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Bridging the gap between public and private pensions

The United States private sector retirement system could adopt some particular elements of the public sector retirement system to bring the differences between the two back into balance, according to NASRA research director, Keith Brainard.Brainard listed the pooling of assets, the professional investment of assets and the required participation as some of the attributes that the private sector needs to emulate.

At a presentation at the Teacher Retirement System of Texas (TRS) February board meeting, Brainard outlined the differences between pension plans for private and public sector employees.

“The contrast in retirement benefit levels between the public sector and the private sector has never been greater,” said Brainard.

“In the private sector, if you do the math between employers that don’t provide any kind of retirement benefit at all and employees who elect to not participate, you realise that barely one half of the private sector workforce is participating in an employer sponsored retirement plan at all.”

The coverage of defined benefit plans or traditional pension plan coverage in the private sector “has diminished over the last generation”, said Brainard, with fewer than one in five private sector employees now able to participate in an employer sponsored pension plan.

These differences cause many policy makers to claim that public employee retirement benefits should be no greater than what is provided to private sector workers, suggesting changes to the public system need to be made.

However, this philosophy can lead to a “race to the bottom”, Brainard said.

“The worst private sector benefit always becomes the one we are pursuing.”

“I think that there are certain attributes of the public sector retirement model that ought to be emulated in the private sector.”

According to the National Association of State Retirement Administrators (NASRA), 12 per cent of the nation’s workforce is employed by state and local governments, which equates to more than 15 million active, working participants, plus 7.5 million retirees and their survivors.

Of this, 85 per cent participate in their employer’s pension plan. This contrasts sharply to the private sector, where one third of the workforce has no access to an employer-sponsored retirement plan.

The differences between pension coverage among private sector employees and those employed in the public system is largely due to federal regulations and accounting standards which do not pertain to the public sector.

Brainard named the 401k plan as the predominant plan across the US outside of the public sector.

While social security participation is nearly universal in the private sector, 25 to 30 per cent of employees of state and local government do not participate in social security. This number includes nearly all TRS participants, about half of all public school teachers in the US and a majority of police officers and fire-fighters.

Brainard said there are seven American states – not including Texas – where the majority of public employees do not participate in social security.

Citing figures produced by the Bureau of Labour Statistics, Brainard said that nearly 90 per cent of state and local government employees have access to a traditional pension plan.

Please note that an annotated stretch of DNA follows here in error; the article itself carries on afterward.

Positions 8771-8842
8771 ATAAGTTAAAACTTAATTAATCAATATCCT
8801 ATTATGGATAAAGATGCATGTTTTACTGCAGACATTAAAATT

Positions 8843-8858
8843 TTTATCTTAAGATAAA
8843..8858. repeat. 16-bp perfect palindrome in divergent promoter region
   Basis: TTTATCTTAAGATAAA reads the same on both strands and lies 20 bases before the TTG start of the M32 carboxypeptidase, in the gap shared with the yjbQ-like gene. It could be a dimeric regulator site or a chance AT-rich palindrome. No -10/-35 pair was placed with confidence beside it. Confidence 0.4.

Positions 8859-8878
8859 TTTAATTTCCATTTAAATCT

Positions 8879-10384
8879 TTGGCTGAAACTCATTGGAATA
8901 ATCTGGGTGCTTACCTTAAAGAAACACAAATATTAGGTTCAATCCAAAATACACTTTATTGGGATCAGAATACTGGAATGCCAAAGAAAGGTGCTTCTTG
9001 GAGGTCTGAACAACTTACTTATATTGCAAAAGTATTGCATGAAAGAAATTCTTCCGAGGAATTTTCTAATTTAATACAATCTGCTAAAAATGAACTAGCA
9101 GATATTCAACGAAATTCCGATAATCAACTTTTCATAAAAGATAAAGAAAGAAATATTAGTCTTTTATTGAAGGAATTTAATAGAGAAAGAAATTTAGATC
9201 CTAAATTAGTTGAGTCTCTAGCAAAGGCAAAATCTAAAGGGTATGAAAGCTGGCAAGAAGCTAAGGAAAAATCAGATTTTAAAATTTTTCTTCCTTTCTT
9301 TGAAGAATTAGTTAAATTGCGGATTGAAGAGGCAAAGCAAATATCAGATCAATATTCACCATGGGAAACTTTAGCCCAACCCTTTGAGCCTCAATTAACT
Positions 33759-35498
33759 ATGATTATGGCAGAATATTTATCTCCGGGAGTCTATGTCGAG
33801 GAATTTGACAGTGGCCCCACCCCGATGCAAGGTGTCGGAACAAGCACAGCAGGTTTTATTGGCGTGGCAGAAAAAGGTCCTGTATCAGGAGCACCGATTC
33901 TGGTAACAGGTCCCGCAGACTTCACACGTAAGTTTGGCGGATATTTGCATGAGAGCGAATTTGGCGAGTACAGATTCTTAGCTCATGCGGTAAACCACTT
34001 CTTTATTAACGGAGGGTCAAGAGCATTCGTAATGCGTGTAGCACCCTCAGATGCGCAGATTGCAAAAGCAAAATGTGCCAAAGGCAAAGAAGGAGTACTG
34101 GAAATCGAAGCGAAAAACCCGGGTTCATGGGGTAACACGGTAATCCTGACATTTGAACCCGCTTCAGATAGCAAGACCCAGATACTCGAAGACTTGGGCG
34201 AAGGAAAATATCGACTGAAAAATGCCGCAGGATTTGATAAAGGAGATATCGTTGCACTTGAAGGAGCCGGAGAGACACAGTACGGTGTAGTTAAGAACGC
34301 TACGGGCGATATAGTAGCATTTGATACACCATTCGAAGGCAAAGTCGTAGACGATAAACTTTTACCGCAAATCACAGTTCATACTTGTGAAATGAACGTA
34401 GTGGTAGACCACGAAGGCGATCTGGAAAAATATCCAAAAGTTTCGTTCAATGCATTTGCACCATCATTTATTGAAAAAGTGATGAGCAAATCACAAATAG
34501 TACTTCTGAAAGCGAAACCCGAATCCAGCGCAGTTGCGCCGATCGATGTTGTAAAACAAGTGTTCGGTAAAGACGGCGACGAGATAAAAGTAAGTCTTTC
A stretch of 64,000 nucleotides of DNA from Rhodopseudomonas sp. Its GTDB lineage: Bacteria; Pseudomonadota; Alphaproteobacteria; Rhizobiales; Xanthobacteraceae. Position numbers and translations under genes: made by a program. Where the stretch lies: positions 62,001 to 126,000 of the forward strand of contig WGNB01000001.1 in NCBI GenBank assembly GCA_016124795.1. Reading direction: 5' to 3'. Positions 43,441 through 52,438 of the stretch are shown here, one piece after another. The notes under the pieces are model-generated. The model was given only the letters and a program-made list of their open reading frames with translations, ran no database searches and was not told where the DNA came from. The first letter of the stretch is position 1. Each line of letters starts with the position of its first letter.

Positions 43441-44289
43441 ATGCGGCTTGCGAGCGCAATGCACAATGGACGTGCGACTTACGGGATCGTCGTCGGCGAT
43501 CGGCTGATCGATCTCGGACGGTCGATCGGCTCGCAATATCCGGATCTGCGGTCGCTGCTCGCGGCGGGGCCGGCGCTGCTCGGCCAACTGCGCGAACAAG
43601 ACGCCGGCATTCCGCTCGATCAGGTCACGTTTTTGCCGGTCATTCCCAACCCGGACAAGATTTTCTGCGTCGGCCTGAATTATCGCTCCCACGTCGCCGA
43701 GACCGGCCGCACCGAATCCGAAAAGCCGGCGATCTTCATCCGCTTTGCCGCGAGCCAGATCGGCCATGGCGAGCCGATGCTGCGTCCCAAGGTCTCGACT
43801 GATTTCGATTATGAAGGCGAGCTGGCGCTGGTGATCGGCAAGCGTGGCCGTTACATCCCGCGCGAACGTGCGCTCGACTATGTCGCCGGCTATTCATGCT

“Typically participation in that plan is mandatory and so roughly 87 per cent of employees of state and local government in the United States are participating in a traditional pension plan.”

Only recently have private sector employers been allowed to automatically enrol employees in a retirement benefit plan, Brainard explained.

This is one aspect of the public system that Brainard says the private sector needs to emulate.

In Texas specifically, defined benefit plans for employees of state and local government the assets total $175 billion and nearly all (95 per cent) of state and local government workers participate in their employer’s traditional pension plan.

“In certain respects, Texas is a microcosm of the national public retirement picture,” Brainard said.

In the state, there are 1.35 million active, working participants and 450,000 retirees and their survivors.

“Texas is impressive in terms of its very broad coverage of defined benefit plans,” he said. “After you get past the state wide plans, of course the major cities offer defined benefit plans and then there are more than 800 municipalities that participate in the Texas municipal retirement system. Every county but one participates in the county and district times’ system plus many special districts. The overall coverage of traditional pension plans in the state of Texas is substantial.”

Out of more than 70 public retirement systems in Texas, TRS, a $95.7 billion fund, accounts for more than one half of all assets and members.

The contribution rates in effect in FY09 for non-Social Security eligible teachers and general employees across the US were 8 per cent for employees and 12.70 per cent for employers. TRS was much lower than the national median, with employees’ contribution rate only 6.40 per cent, and employers on a slightly higher rate of 6.58 per cent.

“TRS is not collecting as much as it should be, on a national basis the average public pension benefit is about $23,000 and so Texas is not too far off that, considering the cost the tax payers and the employers are kicking in,” Brainard said.

Overall, the public pension community is “big”, Brainard said, with funding levels varying widely.

He named Illinois and California as states where public pension funds are in “bad shape”, due to poor funding as a result of a chronic failure to make contributions or given away generous benefit advancements and in some cases not adequately funded them.

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